Latin TV - Television in Latin America


In first world countries television is still the main form of media communication, followed in almost joint second place by radio and the internet.

In Latin America, Latin TV is affected by the generally low percentage of people who have access to a TV set.

Between 1400 and 1500 television channels are broadcast in Latin America. The majority of these Latin TV channels are terrestrial, however cable television is available in some countries, although in most cases the take up is not even half that of the United States. Argentina is a major exception to this rule with a figure of 3 times more cable TV subscribers per 1000 than in the United States.

TV Across the Region

In Argentina television is the dominant media and the main free channels are privately owned. There are over 40 Latin TV channels. Canal Siete, founded in 1951, was the country's first TV channel and the first to transmit in colour

In 1997, Bolivia had 48 Latin TV stations. Most of these were privately owned. Televisión Boliviana is the government's TV channel and was the country's first.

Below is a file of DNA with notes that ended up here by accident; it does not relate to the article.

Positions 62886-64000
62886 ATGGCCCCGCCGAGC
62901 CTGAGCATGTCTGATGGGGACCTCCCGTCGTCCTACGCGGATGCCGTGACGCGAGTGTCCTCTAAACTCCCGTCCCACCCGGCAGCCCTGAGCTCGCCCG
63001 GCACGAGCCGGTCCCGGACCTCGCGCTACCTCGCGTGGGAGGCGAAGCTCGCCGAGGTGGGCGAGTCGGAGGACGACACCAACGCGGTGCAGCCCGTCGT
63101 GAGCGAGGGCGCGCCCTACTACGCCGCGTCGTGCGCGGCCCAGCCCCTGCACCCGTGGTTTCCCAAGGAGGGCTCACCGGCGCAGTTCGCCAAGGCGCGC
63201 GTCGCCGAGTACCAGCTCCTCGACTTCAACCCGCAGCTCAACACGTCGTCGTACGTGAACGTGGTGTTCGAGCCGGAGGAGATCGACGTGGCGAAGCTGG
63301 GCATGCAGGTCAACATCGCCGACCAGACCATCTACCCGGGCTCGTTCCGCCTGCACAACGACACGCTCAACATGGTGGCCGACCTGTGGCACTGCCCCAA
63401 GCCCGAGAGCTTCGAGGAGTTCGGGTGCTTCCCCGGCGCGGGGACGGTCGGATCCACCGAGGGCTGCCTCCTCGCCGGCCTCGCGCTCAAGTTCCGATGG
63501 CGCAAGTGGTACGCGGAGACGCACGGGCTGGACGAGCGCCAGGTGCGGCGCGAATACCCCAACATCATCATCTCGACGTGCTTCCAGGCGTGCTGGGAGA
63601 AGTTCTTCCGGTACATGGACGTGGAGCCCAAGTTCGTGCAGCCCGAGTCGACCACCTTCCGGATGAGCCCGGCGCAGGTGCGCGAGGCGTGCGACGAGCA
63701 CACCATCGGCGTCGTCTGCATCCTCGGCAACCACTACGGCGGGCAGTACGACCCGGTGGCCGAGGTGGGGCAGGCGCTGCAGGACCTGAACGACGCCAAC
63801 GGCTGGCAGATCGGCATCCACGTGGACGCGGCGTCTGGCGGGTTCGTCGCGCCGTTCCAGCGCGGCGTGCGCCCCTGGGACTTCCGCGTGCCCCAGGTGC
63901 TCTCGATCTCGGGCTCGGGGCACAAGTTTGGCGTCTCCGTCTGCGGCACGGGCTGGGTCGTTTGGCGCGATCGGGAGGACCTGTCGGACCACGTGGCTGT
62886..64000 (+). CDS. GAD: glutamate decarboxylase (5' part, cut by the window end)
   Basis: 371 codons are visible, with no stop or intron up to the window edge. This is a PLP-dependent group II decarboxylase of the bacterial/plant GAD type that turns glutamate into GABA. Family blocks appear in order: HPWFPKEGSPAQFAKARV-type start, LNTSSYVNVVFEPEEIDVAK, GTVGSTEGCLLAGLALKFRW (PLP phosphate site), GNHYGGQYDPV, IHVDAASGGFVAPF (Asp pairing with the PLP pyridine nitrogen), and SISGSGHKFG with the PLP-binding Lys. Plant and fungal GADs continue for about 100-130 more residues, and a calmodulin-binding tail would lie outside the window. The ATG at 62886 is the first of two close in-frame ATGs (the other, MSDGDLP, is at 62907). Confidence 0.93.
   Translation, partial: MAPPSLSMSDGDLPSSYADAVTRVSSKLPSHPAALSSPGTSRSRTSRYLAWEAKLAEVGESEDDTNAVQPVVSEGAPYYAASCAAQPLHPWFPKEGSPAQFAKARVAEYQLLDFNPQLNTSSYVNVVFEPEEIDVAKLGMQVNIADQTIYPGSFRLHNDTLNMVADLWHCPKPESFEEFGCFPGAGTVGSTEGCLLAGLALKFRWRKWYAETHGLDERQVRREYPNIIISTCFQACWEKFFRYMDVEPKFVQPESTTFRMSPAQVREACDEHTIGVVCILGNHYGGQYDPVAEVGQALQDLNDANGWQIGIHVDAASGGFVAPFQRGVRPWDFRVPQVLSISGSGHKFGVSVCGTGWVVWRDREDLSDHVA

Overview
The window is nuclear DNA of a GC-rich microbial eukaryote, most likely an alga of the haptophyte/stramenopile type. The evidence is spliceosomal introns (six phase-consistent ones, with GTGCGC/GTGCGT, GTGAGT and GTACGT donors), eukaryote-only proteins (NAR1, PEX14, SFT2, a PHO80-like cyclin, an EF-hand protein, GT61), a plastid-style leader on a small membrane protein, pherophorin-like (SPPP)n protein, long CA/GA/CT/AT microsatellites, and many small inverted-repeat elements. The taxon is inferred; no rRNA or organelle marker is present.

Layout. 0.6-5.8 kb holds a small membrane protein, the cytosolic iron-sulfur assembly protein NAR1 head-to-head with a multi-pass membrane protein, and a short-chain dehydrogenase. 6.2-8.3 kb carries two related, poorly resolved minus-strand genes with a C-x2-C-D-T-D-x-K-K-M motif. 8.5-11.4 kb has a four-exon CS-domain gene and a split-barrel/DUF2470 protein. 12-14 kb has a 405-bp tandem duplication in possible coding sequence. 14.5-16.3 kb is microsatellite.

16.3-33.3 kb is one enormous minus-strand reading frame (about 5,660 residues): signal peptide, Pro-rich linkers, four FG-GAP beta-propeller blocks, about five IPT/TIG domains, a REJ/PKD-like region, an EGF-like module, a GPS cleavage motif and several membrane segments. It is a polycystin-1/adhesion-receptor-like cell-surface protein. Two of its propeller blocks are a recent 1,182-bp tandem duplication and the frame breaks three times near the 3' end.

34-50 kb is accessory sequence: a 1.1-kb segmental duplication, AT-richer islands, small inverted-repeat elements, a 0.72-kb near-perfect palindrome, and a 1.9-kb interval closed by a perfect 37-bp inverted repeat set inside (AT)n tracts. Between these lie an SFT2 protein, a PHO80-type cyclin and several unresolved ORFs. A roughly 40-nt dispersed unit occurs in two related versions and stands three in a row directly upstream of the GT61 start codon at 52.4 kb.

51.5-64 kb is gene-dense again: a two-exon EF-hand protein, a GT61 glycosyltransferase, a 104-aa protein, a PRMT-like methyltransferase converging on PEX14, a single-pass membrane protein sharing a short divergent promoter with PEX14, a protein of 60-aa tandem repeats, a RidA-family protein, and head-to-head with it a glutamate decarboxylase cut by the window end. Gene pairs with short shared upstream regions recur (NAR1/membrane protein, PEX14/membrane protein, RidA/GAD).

American series

Latin TV in Chile is national, local and cable. According to the 2002 census, 87% of homes had at least one TV set. Two of the country's channels are owned by the Catholic University who were Chile's first broadcasters in 1957.

The Cuban government controls the Latin TV in Cuba, so censorship exists at the most basic level in both terrestrial and cable TV. The United States broadcasts to Cuba to try to allow the people access to objective news. The Cuban government does their best to jam these transmissions.

In the Dominican Republic, the Dominican government operates the Latin TV networks. The first broadcast was in 1942 and 2 of the channels most watched are Color Visión (Canal 9) and the national Canal 6.

Most of the Latin TV seen in Ecuador is imported. Soap operas and American series are commonly viewed. The channels are privately owned but by law if the Ecuadorian government requests it, TV channels have to reproduce their state programming.

Guatemala has somewhat of a monopoly within its privately owned TV channels as 4 of the national latin TV channels are owned by the same company, Canal 3, 7, 11 and Canal 13.


The Televisa group are the second largest multimedia conglomerate in Latin America and the largest in the Spanish speaking world. They had the monopoly on Mexican broadcasting and although still prominent, other groups also own latin TV stations in Mexico. In 2009, there were 729 TV stations in the country.

In Peru, almost all latin TV stations are privately run and owned. The state owned Televeision Nacional de Peru has a comparably lower audience than other channels. TV is the most popular form of media in the country, reaching 80% of the population.